Two weeks in Mysore

Interesting things that happened this week in particular:

I started binding Marichyasana D by myself on… Wednesday! Hooray! Which means I have gotten to progress on to Navasana, Bhujapidasana (shoulder pressure pose), Kurmasana (tortoise pose), and Supta Kurmasana (reclining tortoise pose). Saraswathi hasn’t given me Garbha Pindasana (Embryo in the Womb pose), but I think I’ll get to start it next week.
Navasana: boat pose. Core strengthening. Balancing on your sit bones, bend your hips at 90 degrees, point your toes and squeeze your legs together, keep your spine long and chest broad. Hold for five breaths, then plant your hands by your hips, cross your feet, and lift your hips up. Set them down and do it again for five navasana holds.
Bhujapidasana: plant your hands shoulder width apart, jump your legs around your arms, squeezing your upper arms with your thighs, cross your feet in front of your chest and pull your heels towards your hips, lowering your forehead or chin to the mat. After five breaths, lift your chin up, release your feet, and swing them back around the outside of your arms into bakasana (crow pose). Stay for a breath and jump back to chaturanga dandasana.
Kurmasana and Supta Kurmasana: Jump for feet forward to the outside of your arms again. Release your hips back to the mat and reach through your arms and legs to press your chest to the mat. Keep your thighs against your ribs, point your toes, and send your arms straight out to the sides. Spend five breaths here. Then exhale and bind your hands behind your back. Then cross your legs behind your head, right foot on top of left, either with assistance or by yourself. Five breaths there, then plant your hands and lift up so your torso is vertical  and only your hands touch the ground. Uncross your legs and lengthen them into Tittibhasana (firefly/insect pose). Then lift your hips up, swing your feet back to bakasana again and jump back to chaturanga dandasana. It is an intense series. But I can wait to get to start trying Garbha Pindasana, but it’ll be hard for me because its in Padmasana (lotus).

Other things that happened this week include plenty more good food times. As I believe I mentioned last week, food is a big hobby here. It is the main activity outside of yoga as near as I can tell. What Sharath suggests, and really I’m finding kind of best, is one meal a day. You don’t want to eat before you practice in the morning because it makes it way more difficult to engage your bandhas, and really a lot of abdominal engagement after eating is never fun. So, then you finish an extremely intense practice, have a coconut or two (or five), clean up enough, hang up your wet things, and go feast. And there are plenty of opportunities to feast around Mysore. As many people have pointed out, and I’m finding has to be the case based on other stories I’ve heard of other parts of India, is that Mysore is India-Lite. Especially the Gokulam 3rd Stage neighborhood which is pretty much devoted to serving the yoga community (not entirely, but pretty much). Its quite “posh”. So, we have Indian food, we have Western food, there are coconuts and fruits for sale everywhere, and rikshaw drivers by the truck load, but a surprisingly amount of space to walk around. And, many of the restaurants/cafes/”hotels”/people’s homes in which they serve food have elected to go vegan, or at least vegetarian to serve the tourist community which comes through every winter (Yoga Season is generally October – March).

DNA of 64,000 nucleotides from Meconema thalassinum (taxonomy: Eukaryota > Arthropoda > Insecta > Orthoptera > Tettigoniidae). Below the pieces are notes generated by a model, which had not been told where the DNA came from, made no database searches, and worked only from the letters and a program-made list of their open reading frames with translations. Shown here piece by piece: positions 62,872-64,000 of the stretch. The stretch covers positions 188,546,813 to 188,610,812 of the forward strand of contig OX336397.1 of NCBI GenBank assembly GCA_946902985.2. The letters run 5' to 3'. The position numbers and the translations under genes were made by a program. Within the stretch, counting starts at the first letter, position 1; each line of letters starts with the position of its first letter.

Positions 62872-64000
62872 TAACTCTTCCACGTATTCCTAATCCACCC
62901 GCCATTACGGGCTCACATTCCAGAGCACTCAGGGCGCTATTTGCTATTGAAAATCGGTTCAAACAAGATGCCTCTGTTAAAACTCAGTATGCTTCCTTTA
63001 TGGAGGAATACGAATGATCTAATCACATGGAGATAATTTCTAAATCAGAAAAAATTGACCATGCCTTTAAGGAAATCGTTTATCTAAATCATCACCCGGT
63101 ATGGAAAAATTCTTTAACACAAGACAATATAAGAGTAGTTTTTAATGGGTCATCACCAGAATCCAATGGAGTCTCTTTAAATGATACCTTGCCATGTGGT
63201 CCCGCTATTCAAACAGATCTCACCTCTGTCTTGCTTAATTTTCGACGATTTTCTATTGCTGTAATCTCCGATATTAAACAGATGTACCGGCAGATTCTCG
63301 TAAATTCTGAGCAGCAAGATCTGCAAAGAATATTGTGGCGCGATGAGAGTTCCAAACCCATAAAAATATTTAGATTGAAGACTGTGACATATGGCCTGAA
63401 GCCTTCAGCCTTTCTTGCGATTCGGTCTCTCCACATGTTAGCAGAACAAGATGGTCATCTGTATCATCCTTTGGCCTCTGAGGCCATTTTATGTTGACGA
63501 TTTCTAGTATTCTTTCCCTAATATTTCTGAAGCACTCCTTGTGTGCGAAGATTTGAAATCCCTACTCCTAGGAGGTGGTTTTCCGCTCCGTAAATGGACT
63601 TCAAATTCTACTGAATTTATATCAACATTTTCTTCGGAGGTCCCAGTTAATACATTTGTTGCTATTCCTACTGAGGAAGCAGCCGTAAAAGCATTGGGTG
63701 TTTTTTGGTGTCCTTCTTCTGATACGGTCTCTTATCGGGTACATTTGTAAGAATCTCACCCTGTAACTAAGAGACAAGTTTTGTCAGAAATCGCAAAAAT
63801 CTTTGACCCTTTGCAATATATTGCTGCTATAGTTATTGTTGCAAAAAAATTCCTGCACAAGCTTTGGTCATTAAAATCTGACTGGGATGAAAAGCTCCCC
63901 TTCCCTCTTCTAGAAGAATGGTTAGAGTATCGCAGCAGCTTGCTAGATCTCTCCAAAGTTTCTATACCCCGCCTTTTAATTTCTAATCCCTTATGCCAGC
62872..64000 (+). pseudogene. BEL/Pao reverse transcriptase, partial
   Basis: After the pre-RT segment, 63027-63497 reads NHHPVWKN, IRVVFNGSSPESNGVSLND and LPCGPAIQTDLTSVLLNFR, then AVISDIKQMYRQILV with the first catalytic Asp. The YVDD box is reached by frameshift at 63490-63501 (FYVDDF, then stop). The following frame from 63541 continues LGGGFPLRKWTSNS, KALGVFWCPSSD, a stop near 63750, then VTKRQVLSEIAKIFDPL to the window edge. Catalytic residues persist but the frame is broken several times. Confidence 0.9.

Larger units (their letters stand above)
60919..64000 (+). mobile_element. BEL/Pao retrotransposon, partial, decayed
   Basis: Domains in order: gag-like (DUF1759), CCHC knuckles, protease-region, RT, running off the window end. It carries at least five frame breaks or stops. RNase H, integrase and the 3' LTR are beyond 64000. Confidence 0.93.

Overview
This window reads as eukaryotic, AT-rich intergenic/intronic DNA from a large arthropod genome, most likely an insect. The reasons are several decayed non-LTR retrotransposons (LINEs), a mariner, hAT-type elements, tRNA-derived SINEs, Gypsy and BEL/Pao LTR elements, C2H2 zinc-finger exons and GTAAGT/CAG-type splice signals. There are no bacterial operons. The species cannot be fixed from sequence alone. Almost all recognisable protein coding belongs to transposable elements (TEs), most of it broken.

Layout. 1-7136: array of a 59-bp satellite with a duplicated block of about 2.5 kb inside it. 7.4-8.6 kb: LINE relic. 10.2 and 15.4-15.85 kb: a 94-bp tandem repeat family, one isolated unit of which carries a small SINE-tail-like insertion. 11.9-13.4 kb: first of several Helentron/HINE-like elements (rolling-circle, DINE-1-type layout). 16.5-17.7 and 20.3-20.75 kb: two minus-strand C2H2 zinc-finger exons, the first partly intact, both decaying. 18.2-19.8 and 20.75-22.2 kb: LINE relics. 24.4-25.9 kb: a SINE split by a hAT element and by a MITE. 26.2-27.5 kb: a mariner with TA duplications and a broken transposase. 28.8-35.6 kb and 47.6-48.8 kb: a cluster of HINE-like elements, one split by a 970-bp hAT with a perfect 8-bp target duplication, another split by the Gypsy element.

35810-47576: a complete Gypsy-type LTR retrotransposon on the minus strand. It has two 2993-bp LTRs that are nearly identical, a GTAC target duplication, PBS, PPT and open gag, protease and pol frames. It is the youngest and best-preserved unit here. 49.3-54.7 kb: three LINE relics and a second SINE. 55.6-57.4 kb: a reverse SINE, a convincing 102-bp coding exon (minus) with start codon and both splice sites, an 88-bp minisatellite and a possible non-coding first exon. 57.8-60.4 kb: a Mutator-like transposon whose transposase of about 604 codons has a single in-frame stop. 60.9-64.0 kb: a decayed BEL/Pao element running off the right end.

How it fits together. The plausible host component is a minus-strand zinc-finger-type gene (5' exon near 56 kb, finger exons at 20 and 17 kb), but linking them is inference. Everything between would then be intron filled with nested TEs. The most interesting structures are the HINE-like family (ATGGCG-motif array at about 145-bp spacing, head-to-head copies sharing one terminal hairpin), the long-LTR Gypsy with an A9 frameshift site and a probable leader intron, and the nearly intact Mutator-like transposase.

So far still have several restaurants to hit, so that’s good, and, even better, the ones we’ve gone to so far are delicious! Highlights so far are … everything. Its all great! Ragi (some sort of grain) is used a lot for breads and pancakes, which are great. Tomatoes and spinach are common additions, and the tomatoes are super tasty. Bananas are great, especially with pancakes.  Then lunch stuff… my Ashtanga teacher from Columbus, had me come along to a Punjabi place on Thursday, which was spicy and delicious. Paris, Mexico, and I have gone to a banana leaf joint which is very inexpensive and tasty enough that its more than worth it – as long as you show up early in serving session before the really good stuff is all gone.

This week, I also started Sanskrit classes at the shala, studying how to write, read, and speak it while studying the Hatha Yoga Pradipika. Only two classes down so far, but its starting well. And I signed up for a three day intro to Thai Massage workshop next weekend, which I am REALLY excited about! We’re going to learn how to give a 1 hour Thai massage, at least that is the intention.

Talk to you all in a week!

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One Response to Two weeks in Mysore

  1. mcvandeusen says:

    You like ragi?! I’m impressed. It’s super healthy and good for you… but eating “ragi ball” was always the SB kid’s least favorite punishment.

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